AT&T and the Capital Region STEM Hub have partnered to provide a free opportunity for middle school students in the City School District of Albany. 

Free two-week STEM camp designed to close the tech gender and diversity gaps

laptop with coding language on the screen
The region’s first All Girls Summer Coding Camp is an initiative to encourage more women to enter the field of technology; an industry that is alarmingly male-dominant.

The program will provide 25 rising 8th grade girlsfrom the City School District of Albany an opportunity to gain STEM and computer coding skills and experiences and engage them to follow a STEM careers pathway. 

The two-week program will run daily weekdays July 8-19, 9 a.m. to 2 p.m. at the Capital South Campus Center in Albany.

To eliminate economic barriers and to ensure the program is free, AT&T has contributed $20,000 to cover all costs of the camp.

Cyberbullying prevention, online safety among program topics  

The camp will connect girls with coding projects designed to make a difference in their schools and in their community, while providing them hands-on experience in computer science literacy technology. The program will include communication and problem-solving skills, and feature guest speakers with professional women from STEM-related companies. The girls will also learn how technology and computer science can be used for good to create solutions to address issues impacting them, such as cyberbullying and being a good digital citizen. There is no cost to attend, and lunch, snacks, computers and materials will be provided.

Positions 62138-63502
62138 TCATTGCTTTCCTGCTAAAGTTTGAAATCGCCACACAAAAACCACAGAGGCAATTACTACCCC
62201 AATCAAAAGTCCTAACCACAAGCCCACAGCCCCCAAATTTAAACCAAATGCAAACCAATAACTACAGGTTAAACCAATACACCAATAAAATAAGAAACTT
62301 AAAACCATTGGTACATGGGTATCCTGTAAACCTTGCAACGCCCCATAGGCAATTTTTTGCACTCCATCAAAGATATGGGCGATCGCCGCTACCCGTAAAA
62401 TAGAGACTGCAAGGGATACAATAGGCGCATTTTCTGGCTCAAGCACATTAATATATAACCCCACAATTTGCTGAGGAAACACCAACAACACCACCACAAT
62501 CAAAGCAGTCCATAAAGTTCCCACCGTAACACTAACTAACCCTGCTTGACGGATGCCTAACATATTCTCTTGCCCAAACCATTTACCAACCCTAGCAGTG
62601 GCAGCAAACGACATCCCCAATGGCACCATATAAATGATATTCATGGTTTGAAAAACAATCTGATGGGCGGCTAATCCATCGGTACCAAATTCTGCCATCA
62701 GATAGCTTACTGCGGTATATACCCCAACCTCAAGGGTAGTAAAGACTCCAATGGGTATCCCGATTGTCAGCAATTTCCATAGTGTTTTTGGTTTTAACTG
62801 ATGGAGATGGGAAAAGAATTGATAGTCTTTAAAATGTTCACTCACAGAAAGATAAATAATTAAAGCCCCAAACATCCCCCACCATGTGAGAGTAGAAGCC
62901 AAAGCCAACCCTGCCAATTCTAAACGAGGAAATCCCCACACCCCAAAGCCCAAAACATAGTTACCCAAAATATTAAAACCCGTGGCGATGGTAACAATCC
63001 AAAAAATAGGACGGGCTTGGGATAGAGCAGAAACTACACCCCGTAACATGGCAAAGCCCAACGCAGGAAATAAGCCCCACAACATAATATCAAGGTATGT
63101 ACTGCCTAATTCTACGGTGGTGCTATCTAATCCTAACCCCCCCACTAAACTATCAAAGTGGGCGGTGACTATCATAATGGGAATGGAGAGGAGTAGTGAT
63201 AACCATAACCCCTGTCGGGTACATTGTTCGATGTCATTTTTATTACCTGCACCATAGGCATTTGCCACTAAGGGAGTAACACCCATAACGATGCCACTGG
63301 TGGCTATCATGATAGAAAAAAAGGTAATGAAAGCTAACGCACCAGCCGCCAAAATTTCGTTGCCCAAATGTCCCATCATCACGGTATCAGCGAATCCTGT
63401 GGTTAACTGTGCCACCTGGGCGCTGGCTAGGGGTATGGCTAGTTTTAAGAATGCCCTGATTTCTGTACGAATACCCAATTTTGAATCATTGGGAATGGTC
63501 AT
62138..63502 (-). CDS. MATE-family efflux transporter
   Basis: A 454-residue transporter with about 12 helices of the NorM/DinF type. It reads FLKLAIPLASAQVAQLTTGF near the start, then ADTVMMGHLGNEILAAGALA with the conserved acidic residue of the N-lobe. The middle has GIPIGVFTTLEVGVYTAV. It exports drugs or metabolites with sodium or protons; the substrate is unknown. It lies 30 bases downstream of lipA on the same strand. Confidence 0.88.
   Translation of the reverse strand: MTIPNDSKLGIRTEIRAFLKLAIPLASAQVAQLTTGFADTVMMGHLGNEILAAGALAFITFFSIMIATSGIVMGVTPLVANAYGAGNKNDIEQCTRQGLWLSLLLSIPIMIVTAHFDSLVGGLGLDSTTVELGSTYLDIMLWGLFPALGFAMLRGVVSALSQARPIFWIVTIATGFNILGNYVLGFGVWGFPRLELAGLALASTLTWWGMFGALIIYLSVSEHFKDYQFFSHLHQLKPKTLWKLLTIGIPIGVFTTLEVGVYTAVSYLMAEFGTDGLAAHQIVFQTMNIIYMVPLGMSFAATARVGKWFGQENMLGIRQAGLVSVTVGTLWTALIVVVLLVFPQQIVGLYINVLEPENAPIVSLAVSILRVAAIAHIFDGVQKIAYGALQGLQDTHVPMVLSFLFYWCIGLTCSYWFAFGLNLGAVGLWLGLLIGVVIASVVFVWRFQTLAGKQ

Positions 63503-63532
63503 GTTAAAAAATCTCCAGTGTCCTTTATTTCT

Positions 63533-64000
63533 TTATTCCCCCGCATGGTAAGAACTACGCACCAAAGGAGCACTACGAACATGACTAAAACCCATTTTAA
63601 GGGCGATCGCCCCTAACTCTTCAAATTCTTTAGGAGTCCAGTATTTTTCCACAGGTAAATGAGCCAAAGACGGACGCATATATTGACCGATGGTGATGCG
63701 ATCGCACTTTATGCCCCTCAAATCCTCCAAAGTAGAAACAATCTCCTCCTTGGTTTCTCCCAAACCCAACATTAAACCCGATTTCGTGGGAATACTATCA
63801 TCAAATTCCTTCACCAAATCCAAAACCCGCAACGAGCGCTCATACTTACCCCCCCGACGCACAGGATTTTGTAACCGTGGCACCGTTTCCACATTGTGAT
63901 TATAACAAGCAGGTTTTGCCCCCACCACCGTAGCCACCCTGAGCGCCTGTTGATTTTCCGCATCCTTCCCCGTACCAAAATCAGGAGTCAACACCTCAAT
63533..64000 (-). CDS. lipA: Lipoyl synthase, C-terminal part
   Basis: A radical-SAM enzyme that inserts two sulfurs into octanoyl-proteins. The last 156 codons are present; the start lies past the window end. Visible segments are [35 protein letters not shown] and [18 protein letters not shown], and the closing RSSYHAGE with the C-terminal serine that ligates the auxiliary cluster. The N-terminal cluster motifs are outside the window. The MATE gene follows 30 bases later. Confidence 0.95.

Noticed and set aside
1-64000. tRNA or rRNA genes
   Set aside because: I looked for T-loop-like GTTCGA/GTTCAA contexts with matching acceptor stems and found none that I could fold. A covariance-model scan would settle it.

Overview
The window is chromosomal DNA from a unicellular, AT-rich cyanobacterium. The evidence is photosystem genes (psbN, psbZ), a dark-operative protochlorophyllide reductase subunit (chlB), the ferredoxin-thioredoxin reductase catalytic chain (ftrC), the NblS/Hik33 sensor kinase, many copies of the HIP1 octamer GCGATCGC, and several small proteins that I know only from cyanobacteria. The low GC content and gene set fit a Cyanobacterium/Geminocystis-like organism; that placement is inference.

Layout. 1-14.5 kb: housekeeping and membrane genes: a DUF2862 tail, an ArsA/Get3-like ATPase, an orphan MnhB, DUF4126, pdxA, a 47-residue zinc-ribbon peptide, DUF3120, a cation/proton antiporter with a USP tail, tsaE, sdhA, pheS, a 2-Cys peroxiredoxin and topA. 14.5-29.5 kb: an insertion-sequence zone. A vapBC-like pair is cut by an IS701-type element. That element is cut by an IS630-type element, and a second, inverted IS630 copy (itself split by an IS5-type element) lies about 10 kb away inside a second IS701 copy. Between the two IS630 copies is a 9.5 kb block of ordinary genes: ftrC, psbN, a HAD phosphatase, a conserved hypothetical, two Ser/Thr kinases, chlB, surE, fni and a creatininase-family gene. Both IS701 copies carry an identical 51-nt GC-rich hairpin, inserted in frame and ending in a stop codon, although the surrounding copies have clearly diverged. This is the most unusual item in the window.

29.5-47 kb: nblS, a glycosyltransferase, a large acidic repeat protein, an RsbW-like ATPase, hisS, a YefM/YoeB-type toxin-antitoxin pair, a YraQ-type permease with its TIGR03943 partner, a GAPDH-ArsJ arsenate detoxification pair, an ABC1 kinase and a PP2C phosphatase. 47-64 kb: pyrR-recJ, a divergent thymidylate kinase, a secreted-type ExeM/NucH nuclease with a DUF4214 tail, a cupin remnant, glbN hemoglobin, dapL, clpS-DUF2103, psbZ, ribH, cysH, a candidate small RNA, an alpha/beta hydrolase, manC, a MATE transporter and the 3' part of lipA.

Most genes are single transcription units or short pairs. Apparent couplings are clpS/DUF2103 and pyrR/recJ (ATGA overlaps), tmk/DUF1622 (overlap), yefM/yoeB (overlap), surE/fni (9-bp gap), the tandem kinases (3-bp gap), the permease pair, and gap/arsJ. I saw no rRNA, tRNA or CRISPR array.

Eligible students will be contacted by the City School District of Albany regarding registration.

Demand is strong for computer and coding careers

It is estimated by 2020 there will be 2.4 million unfilled STEM jobs with more than half made up of computer and coding careers, underscoring the importance of providing the youth the tools and skills necessary to compete in this innovation economy.

The urgency for more STEM and computer science educated employees is accentuated by the low percentage of females who are currently employed at major technology firms (29%) and women pursuing bachelors’ degrees for computer science, just 18%. These alarming statistics emphasizes the importance of providing programing like the AT&T and the Capital Region STEM Hub All Girls Summer Coding Camp.

Multiple groups collaborate to make first all girls summer coding camp possible 

The camp is coordinated by Capital Region BOCES and the Center for Economic Growth, co-leaders of the Capital Region STEM HubAlbany Can Code, the region’s leader in computer science training and developing K-12 coding experiences, will be the instructional leader for the camp.

At&T supports innovative experience for girls